Analysing C# code on GitHub with BigQuery

Just over a year ago Google made all the open source code on GitHub available for querying within BigQuery and as if that wasn’t enough you can run a terabyte of queries each month for free!

A look at the internals of 'boxing' in the CLR

It’s a fundamental part of .NET and can often happen without you knowing, but how does it actually work? What is the .NET Runtime doing to make boxing possible?

Memory Usage Inside the CLR

Have you ever wondered where and why the .NET Runtime (CLR) allocates memory? I don’t mean the ‘managed’ memory that your code allocates, e.g. via new MyClass(..) and the Garbage Collector (GC) then cleans up. I mean the memory that the CLR itself allocates, all the internal data structures that it needs to make is possible for your code to run.

How the .NET Runtime loads a Type

It is something we take for granted every time we run a .NET program, but it turns out that loading a Type or class is a fairly complex process.

Lowering in the C# Compiler (and what happens when you misuse it)

Turns out that what I’d always thought of as “Compiler magic” or “Syntactic sugar” is actually known by the technical term ‘Lowering’ and the C# compiler (a.k.a Roslyn) uses it extensively.

Adding a new Bytecode Instruction to the CLR

Now that the CoreCLR is open-source we can do fun things, for instance find out if it’s possible to add new IL (Intermediate Language) instruction to the runtime.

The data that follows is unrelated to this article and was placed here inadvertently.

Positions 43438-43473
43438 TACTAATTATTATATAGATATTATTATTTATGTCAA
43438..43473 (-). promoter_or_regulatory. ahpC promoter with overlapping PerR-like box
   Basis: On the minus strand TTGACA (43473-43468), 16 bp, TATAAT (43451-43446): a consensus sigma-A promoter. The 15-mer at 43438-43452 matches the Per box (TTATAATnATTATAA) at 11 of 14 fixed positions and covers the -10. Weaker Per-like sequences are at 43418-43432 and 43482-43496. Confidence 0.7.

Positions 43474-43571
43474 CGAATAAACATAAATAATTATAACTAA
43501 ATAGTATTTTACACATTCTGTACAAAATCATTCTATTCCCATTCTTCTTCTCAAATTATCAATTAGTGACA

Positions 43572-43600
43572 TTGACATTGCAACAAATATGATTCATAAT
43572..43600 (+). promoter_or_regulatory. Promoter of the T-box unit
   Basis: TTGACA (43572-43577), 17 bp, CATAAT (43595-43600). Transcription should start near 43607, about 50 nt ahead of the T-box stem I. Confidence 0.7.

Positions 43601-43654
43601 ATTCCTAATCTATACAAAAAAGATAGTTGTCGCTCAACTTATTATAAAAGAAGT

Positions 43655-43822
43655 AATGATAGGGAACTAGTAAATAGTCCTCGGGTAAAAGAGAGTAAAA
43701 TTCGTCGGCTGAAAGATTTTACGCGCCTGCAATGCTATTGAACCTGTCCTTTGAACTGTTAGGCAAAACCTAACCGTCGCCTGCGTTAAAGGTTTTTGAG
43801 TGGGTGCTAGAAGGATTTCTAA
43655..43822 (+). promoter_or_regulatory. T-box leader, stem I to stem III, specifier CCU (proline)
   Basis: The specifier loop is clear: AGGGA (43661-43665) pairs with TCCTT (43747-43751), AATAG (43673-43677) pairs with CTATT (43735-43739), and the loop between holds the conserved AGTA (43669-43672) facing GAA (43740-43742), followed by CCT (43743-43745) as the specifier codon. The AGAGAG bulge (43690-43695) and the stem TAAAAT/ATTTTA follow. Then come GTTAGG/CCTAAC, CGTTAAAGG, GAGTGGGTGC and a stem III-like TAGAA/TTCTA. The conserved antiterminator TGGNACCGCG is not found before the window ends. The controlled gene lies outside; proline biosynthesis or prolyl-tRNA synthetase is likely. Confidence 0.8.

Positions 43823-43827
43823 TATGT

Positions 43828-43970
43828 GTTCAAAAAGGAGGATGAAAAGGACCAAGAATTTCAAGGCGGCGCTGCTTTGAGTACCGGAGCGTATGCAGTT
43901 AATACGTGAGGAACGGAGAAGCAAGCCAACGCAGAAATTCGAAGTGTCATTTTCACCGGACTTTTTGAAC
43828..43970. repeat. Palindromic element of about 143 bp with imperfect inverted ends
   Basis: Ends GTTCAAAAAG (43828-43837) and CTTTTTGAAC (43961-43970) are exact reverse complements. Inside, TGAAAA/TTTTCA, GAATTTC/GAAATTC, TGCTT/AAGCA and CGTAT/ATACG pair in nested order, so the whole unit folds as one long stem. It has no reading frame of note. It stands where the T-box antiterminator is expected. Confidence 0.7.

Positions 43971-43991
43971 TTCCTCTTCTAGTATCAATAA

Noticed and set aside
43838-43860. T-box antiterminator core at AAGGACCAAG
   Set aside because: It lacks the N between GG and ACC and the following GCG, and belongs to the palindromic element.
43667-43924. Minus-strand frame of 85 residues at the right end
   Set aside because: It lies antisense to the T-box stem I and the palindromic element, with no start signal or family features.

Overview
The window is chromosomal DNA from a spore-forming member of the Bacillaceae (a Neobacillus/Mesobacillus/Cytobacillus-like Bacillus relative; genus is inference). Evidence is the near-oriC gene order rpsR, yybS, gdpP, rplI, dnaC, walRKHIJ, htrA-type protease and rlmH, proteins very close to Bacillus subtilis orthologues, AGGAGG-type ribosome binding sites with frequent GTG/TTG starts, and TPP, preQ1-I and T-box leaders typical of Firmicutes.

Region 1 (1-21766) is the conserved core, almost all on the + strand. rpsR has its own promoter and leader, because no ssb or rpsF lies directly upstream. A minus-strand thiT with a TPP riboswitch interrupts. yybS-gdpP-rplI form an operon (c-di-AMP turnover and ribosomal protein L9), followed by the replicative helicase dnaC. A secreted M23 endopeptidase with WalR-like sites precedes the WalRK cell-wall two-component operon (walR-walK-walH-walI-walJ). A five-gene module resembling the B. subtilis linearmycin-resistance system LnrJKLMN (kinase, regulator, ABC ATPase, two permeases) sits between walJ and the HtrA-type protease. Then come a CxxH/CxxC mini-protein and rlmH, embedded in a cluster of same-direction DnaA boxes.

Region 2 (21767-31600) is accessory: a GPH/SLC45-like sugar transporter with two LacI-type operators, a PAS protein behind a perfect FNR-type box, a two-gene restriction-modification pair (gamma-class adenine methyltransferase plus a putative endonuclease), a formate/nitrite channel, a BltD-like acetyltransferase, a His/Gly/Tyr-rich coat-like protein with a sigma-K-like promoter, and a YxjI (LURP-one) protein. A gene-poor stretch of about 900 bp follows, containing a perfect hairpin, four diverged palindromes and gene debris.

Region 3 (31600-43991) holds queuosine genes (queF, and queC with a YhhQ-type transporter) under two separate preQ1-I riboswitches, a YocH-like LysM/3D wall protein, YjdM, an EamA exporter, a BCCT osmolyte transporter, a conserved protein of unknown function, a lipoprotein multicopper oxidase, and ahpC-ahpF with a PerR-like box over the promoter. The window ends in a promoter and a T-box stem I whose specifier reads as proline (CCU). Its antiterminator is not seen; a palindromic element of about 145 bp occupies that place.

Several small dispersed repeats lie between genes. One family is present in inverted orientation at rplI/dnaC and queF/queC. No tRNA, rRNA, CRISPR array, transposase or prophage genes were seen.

Arrays and the CLR - a Very Special Relationship

A while ago I wrote about the ‘special relationship’ that exists between Strings and the CLR, well it turns out that Arrays and the CLR have an even deeper one, the type of closeness where you hold hands on your first meeting

The CLR Thread Pool 'Thread Injection' Algorithm

As part of a never-ending quest to explore the CoreCLR source code I stumbled across the intriguing titled ‘HillClimbing.cpp’ source file. This post explains what it does and why.

The .NET IL Interpreter

Whilst writing a previous blog post I stumbled across the .NET Interpreter, tucked away in the source code. Although, it I’d made even the smallest amount of effort to look for it, I’d have easily found it via the GitHub ‘magic’ file search:

A Hitchhikers Guide to the CoreCLR Source Code

Just over 2 years ago Microsoft open-sourced the entire .NET framework, this posts attempts to provide a ‘Hitchhikers Guide’ to the source-code found in the CoreCLR GitHub repository.